by Edina Kenesei
Under its new management, the Hungarian National Theatre plans to address the core issue of play development and playwriting techniques. Hungary has no institutional training for playwrights, even though many of the most burning issues in our country today are curiously untouched by our established dramatists.
A project such as After the Fall perfectly matches the new National Theatre profile. Rather than commissioning single plays or running playwright competitions, the National Theatre is more interested in themed commissions and/or workshops. Hungary is not without modern playwrights – there are about a dozen excellent playwrights working here today. However, compared to countries such as England or Germany, or even Finland, which has far fewer inhabitants, we lack the variety of voices and the support for new young talented writers to give a much-needed boost to contemporary Hungarian theatre.
The first National Theatre playwriting project was also linked to a theme. We asked ten well-known Hungarian writers (not all were playwrights, some were outstanding Hungarian novelists) to each take one of the Ten Commandments and write a play around it.
The National Theatre is also organising an annual international theatre festival. Amazingly enough, the Hungarian theatre scene has never had an annual international festival before. Some small international theatre festivals do take place, but they are not annual events. .) The National is using its admittedly unique resources and funding to invite such cutting-edge artists as Andrei Serban – whose innovative stagings of plays have never been performed in this country – or the Rimini Protokoll, Luc Bondy and Ivo van Hove. We not only want to stage new plays, but also help our audience become familiar with works by some of the most exciting theatre-makers in the world.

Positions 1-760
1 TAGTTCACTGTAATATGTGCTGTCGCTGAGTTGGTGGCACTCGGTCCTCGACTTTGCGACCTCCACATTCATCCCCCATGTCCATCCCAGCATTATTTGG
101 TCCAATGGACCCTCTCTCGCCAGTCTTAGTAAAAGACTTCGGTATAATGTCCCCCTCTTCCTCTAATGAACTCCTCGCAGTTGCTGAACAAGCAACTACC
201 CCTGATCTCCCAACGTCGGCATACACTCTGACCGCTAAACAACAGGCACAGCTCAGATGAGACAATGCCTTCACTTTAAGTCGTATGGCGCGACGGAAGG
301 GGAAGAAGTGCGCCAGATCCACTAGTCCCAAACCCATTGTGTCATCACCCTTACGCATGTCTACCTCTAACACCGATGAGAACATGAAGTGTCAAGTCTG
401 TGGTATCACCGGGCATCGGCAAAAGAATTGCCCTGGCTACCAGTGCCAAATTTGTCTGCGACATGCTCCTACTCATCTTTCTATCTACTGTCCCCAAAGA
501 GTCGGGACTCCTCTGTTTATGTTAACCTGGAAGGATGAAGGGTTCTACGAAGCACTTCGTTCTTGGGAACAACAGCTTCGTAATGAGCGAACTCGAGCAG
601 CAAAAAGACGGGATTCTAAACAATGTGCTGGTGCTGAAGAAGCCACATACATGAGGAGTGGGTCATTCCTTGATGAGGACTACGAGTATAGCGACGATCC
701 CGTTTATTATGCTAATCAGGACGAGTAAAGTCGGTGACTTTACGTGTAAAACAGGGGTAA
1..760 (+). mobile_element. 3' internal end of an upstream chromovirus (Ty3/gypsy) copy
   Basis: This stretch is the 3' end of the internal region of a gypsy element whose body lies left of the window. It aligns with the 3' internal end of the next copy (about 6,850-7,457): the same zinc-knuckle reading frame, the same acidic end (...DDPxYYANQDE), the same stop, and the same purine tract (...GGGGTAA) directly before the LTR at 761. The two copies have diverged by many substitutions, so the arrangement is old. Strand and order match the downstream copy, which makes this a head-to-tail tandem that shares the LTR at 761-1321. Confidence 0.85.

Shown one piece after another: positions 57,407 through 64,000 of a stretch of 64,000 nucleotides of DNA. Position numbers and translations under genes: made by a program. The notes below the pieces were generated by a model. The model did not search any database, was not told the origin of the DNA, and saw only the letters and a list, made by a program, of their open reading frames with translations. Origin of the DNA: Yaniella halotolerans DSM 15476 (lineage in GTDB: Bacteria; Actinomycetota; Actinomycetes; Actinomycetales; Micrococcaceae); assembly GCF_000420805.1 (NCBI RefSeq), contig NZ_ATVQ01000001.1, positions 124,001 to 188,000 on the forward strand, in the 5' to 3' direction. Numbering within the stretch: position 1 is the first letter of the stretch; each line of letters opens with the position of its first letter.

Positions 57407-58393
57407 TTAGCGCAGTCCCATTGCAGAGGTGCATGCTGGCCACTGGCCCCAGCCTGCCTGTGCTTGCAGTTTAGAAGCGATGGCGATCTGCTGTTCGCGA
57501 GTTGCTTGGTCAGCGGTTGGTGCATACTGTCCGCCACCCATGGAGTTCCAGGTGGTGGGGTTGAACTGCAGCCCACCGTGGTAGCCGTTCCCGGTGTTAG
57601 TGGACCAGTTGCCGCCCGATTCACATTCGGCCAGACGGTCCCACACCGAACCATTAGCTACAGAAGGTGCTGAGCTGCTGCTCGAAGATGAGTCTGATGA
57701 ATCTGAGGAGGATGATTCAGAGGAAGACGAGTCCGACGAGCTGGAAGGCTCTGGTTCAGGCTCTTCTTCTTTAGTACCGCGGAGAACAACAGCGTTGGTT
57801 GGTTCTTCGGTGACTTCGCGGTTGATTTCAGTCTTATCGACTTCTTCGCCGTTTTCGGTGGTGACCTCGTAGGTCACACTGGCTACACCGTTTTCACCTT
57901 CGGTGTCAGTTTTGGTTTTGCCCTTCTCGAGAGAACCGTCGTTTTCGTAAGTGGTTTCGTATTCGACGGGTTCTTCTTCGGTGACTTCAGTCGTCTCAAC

The National Theatre’s goal is create an understanding that classical and contemporary are not opposites, but are equally important categories in theatre, as they are in international productions and co-productions. In our view, the classical is not dull, nor is the contemporary incomprehensible. We want to give Hungarian audiences a chance to enter the theatre of the world, to let them get a feel for their own taste and develop their own ideas. We see the National Theatre in the 21st century as primarily a gate, an interface, a venue for foreign productions, a mediator and a medium between national and foreign language cultures.
The National Theatre would like to take an initiative in both regional and European theatre networks to gain the art of Hungarian theatre a more visible platform in the international theatre landscape – and, at the same time, launch the new international trends, the most important European "improvements”, in Hungary.
Edina Kenesei is curator for international affairs at the National Theatre in Budapest.